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The Birth of Paris Fashion

Valerie Steele

Source: Paris Fashion. A Cultural History 3rd Edition 2017

Book chapter

Le travail des modes est un art: art chéri, triomphant, qui dans ce siècle, a reçu des honneurs, des distinctions. Cet art entre dans le palais des Rois, [et] y reçoit un accueil flatteur.

Book chapter

It is widely acknowledged that fashion is modern. If one adopts David Frisby’s definition of modernité as ‘the more general experience of the aestheticization of everyday life, as exemplified in the transitory qualities of an urban culture shaped by the imperatives of fashion, consumerism, and constant innovation,’ fashion is proto-typically modern. (Stewart 2008: xii)

The People and Places of Costume Production

Clare M. Wilkinson-Weber

Source: Fashioning Bollywood. The Making and Meaning of Hindi Film Costume 2014

Book chapter

Cultural fields are vulnerable to the effects of time in that no field can be expected to remain the same, even as its products and its rationale appear consistent. The essential framework of costume production in Mumbai has remained the same for nearly one hundred years, including its institutional figures (on-set costumers, or dressmen) and local economic contingencies (the vast number and versatility of tailors in the city). But any conversation with retired personnel brings to light the chang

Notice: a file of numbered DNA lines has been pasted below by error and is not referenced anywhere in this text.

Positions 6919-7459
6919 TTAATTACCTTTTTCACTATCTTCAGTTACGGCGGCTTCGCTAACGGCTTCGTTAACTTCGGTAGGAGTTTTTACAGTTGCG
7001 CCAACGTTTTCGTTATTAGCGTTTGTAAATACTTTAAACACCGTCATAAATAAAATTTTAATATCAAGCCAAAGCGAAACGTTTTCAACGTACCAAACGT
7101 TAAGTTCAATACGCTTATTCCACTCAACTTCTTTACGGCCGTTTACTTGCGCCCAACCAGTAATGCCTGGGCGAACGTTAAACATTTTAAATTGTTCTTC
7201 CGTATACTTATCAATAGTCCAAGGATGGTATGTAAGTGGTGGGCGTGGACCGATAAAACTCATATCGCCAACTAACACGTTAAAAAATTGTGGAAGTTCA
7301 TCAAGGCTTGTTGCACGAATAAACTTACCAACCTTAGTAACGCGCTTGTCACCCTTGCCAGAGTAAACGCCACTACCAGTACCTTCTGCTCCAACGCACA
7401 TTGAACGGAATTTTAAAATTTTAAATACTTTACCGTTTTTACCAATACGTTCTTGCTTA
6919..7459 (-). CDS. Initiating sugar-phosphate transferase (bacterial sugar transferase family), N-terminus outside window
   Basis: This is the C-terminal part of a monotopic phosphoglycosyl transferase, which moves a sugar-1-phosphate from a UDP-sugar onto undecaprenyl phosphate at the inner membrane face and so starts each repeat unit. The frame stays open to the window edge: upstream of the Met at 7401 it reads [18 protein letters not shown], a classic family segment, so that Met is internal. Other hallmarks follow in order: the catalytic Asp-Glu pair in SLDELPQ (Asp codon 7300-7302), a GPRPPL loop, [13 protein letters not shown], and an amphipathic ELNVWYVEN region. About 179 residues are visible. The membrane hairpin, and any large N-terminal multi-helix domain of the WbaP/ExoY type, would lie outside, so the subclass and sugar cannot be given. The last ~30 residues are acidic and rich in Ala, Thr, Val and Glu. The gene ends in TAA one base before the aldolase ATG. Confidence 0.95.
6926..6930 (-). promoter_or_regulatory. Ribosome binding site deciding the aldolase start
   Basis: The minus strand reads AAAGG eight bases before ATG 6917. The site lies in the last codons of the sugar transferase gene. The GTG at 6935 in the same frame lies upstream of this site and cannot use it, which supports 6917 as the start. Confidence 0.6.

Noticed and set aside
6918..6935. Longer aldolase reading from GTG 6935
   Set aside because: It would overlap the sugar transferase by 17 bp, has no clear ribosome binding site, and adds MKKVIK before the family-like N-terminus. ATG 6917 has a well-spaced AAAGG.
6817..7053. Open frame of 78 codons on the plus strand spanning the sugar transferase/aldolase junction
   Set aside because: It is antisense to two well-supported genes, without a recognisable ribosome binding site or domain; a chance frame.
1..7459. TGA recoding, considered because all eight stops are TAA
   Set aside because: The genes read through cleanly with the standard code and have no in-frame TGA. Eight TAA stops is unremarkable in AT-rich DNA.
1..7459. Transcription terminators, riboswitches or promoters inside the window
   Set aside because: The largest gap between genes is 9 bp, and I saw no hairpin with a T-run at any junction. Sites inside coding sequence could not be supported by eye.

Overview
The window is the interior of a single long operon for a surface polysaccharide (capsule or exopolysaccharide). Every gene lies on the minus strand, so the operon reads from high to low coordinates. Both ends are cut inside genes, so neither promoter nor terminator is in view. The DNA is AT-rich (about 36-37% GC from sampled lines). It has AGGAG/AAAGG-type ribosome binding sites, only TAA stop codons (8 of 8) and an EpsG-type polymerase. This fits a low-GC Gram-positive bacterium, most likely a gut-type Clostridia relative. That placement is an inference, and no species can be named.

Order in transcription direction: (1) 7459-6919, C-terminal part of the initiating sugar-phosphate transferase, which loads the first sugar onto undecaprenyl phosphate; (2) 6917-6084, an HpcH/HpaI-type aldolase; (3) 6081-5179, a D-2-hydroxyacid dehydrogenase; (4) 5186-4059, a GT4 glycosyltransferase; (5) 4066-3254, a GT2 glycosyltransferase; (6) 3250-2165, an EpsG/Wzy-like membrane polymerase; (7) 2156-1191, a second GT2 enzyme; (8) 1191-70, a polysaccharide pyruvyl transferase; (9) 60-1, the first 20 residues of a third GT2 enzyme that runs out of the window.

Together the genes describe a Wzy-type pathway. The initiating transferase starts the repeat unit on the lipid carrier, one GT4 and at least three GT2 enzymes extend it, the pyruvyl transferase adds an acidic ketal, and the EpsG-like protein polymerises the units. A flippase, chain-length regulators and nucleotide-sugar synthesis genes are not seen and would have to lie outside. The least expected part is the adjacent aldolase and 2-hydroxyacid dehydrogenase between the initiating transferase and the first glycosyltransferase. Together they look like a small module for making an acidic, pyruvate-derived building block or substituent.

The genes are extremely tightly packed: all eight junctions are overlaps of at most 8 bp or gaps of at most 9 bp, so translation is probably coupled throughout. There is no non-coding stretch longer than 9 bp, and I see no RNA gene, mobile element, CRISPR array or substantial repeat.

Fashion Designers, Seamstresses, and Tailors

Cynthia Amnéus

Source: Berg Encyclopedia of World Dress and Fashion. The United States and Canada 2010

Encyclopedia entry

Throughout the nineteenth century, North American fashion followed the dictates of French design. American dressmakers and tailors looked to Paris for the newest silhouettes and adapted them to the American lifestyle. It was not until the 1930s that independent fashion designers emerged and rejected the idea that all fashion must be inspired by Paris. These early designers created a unique “American look” that was predicated on comfort. This design tended to be more casual, with an air of sophist

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